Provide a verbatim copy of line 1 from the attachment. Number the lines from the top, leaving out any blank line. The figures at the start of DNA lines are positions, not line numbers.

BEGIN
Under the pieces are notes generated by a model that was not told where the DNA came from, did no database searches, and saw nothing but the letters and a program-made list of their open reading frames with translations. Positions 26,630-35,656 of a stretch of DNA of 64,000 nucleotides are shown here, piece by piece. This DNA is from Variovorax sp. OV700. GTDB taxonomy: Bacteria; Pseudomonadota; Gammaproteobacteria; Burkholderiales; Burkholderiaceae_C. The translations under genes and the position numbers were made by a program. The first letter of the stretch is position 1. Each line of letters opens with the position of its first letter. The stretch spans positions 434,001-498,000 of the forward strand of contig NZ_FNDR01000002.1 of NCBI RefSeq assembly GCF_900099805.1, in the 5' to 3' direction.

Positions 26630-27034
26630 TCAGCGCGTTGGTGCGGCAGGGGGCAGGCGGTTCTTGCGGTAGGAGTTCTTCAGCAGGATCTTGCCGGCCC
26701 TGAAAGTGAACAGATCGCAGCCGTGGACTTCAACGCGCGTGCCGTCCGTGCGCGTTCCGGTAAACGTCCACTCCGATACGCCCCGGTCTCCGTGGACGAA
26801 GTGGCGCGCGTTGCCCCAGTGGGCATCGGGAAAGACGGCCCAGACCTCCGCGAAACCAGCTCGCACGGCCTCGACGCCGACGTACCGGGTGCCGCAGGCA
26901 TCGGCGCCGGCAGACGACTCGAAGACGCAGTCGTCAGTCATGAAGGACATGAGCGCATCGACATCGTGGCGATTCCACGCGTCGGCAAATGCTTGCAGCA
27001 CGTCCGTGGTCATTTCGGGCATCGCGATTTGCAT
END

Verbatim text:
Under the pieces are notes generated by a model that was not told where the DNA came from, did no database searches, and saw nothing but the letters and a program-made list of their open reading frames with translations. Positions 26,630-35,656 of a stretch of DNA of 64,000 nucleotides are shown here, piece by piece. This DNA is from Variovorax sp. OV700. GTDB taxonomy: Bacteria; Pseudomonadota; Gammaproteobacteria; Burkholderiales; Burkholderiaceae_C. The translations under genes and the position numbers were made by a program. The first letter of the stretch is position 1. Each line of letters opens with the position of its first letter. The stretch spans positions 434,001-498,000 of the forward strand of contig NZ_FNDR01000002.1 of NCBI RefSeq assembly GCF_900099805.1, in the 5' to 3' direction.